Wednesday, December 26

REVIEW: Django Unchained

Directed by Quentin Tarantino
2012 Western Action Drama
2 hours 45 minutes
From The Weinstein Company
and Columbia Pictures

Jamie Foxx
Christoph Waltz
Leonardo DiCaprio
Kerry Washington
Samuel L. Jackson
Walton Goggins
Dennis Christopher
Don Johnson

If you're out to shake off the Christmas season, as I always am, I can't think of a better way to achieve that than a Quentin Tarantino movie... any Tarantino movie will do.  But as luck would have it, there's a new one out to help you unchain yourself from the burden of Christian charity and goodness and kindness and return oh so quickly to your usual snarky, bad-tempered, stressed-out, 4-letter-worded ways.  It's called Django Unchained.

Tarantino captured my attention from his earliest entry into the movie business and make no mistake, he is one of the biggies.  Not that I like all of his movies because I don't.  Slap me silly but I was not nuts over the Kill Bill movies.  Tarantino can be a study in excess and that's likely why I didn't care for Kill Bill so much.  So, why then, did I like Pulp Fiction, which I very much did?  Well, the man has learned how to work me as a patron of his work.  I adored Inglourious Basterds for many reasons, not the least of which is introducing me to the wondrous acting of Christoph Waltz.

For Tarantino violence is like comfort food.  He is a master at displaying it; it is grisly, head-rolling, organ-flying, blood-letting and for certain gratuitous.  If he is disliked for his films, this would be the chief reason why.  Violence has never bothered me providing I can have a nice hot bath afterwards and dry off during a Julie Andrews movie. 

His films use four-letter words as commonly as peachers say God and the racial epithets are likely to turn off quite a few folks as well.  The N-word is said so often in this film that one is nearly numbed to it by the finale.  I never care to hear it whether echoed by a white or black but will agree that it was most appropriate for the times depicted in this Civil War-era film.  And my displeasure of hearing it never keeps me away from a QT film.

Like his compatriot, Steven Spielberg, QT is a lifelong movie fan and it shows.  Watching his films, the inveterate moviegoer can tell this is a man who loves movies.  He is quite the stylized director and borrows from and blends several types of film influences such as noir, French New Wave, spaghetti westerns, kung fu and grindhouse.  He is daring and audacious and different, traits I greatly admire in all creative people.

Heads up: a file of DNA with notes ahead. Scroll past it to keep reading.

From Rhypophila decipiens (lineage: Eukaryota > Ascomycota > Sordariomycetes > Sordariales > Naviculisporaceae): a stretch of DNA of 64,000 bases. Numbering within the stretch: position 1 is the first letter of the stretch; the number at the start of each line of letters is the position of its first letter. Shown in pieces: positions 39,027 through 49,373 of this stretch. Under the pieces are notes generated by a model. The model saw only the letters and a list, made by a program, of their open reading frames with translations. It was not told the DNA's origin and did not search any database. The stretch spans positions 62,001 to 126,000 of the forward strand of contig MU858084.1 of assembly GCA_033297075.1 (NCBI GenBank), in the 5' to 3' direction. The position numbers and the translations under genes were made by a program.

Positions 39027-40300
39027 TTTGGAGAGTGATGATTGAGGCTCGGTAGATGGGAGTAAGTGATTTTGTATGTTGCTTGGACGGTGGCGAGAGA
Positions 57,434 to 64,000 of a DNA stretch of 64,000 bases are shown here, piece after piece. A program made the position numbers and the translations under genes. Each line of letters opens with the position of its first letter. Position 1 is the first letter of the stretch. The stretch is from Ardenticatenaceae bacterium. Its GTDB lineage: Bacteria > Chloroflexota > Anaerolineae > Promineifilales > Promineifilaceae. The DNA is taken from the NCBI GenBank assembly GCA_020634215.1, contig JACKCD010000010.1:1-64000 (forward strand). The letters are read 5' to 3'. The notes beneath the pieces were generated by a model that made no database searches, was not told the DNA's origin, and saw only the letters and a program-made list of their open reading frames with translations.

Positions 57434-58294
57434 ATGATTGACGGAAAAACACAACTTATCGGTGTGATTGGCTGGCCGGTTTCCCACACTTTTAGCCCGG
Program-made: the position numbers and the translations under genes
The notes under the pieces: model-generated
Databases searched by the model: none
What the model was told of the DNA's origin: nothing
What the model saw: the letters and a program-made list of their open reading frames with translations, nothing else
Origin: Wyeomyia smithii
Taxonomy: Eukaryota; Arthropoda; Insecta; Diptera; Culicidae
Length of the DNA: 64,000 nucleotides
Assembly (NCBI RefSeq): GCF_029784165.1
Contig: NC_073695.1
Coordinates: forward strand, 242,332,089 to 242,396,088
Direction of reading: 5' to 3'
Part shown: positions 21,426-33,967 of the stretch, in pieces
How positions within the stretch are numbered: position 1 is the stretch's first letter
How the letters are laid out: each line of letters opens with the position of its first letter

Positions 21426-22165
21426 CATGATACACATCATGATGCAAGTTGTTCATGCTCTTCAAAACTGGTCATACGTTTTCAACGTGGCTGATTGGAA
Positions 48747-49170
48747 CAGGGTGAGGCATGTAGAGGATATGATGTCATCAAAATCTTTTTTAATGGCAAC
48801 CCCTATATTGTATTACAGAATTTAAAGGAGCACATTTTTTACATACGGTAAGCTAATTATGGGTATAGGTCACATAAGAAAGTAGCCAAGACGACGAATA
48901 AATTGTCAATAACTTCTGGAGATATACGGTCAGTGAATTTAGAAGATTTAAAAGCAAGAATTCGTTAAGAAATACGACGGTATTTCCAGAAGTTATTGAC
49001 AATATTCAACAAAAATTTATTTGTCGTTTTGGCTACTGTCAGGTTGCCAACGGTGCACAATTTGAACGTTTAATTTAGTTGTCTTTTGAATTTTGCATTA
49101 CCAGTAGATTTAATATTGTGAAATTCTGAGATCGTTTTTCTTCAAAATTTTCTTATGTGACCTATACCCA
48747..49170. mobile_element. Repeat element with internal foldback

I guess it's fine to call this a western.  It does have horses and guns and dumbass people and it does begin in Texas.  It moves to Mizzippi so I think we could also call it a southern and we know I love my southern movies, modern-day or yesteryear.  Bring on the Civil War, anything about slavery and you got my attention.  I always was a sucker for the good overpowering the bad particularly after the good does a lot of suffering as I munch on my Canola oiled popcorn.

A bounty hunter frees a slave so that the latter can help him identify some murderous brothers.  The slave mentions that his wife has been stolen some time back and is now the captive of a plantation owner.  The two men agree that they help one another out.  The brothers are dispatched rather easily but the wife is another matter entirely.  The fun is watching it all play out... Tarantino style.

We won't divulge the ending exactly, although if there's a sequel, most of the actors won't be back.  I had heard that this was a particularly blood-letting experience but all through the film I was saying huh, where's the blood.  Oh you wait.  The last 20 minutes or so is not for the faint of heart.

Other than the director, the best thing about this film is Christoph Waltz who, as usual, is simply astonishing, delivering one of his highyly-detailed, richly nuanced performances.  It was delightful seeing Leonardo DiCaprio in an unsympathetic role as the plantation owner and he pulled it off with his usual aplomb.  Kudos as well to Samuel L. Jackson as the house... um, servant.  As the majordomo of the household, he realized all too well his elevated status and used it in every way he could.  There was no bad acting to be seen but these three actors were heads above the rest.

It remains to be seen whether Django Unchained will go down as one of Tarantino's major films.  While I very much liked it (and we know how I love westerns), the general theme of the film has been done so many times that I suspect this one will simply fall in with the rest.

Coming in January

1 comment:

  1. Oooh, I'm looking forward to this one. Such a PERFECT genre for Tarantino. The previews look great!

    Little side note that my college ex, Michael Bacall, has become a bit chummy with Tarantino since they worked together on Grindhouse (Death Proof). He had a tiny part in Inglorious Bastards and his IMDB lists him in this one too, although it's uncredited. Funny how the world turns. Michael was always a HUGE Tarantino fan since Reservoir Dogs (he had a giant poster on his wall in college), and now he's working with him. Too fun!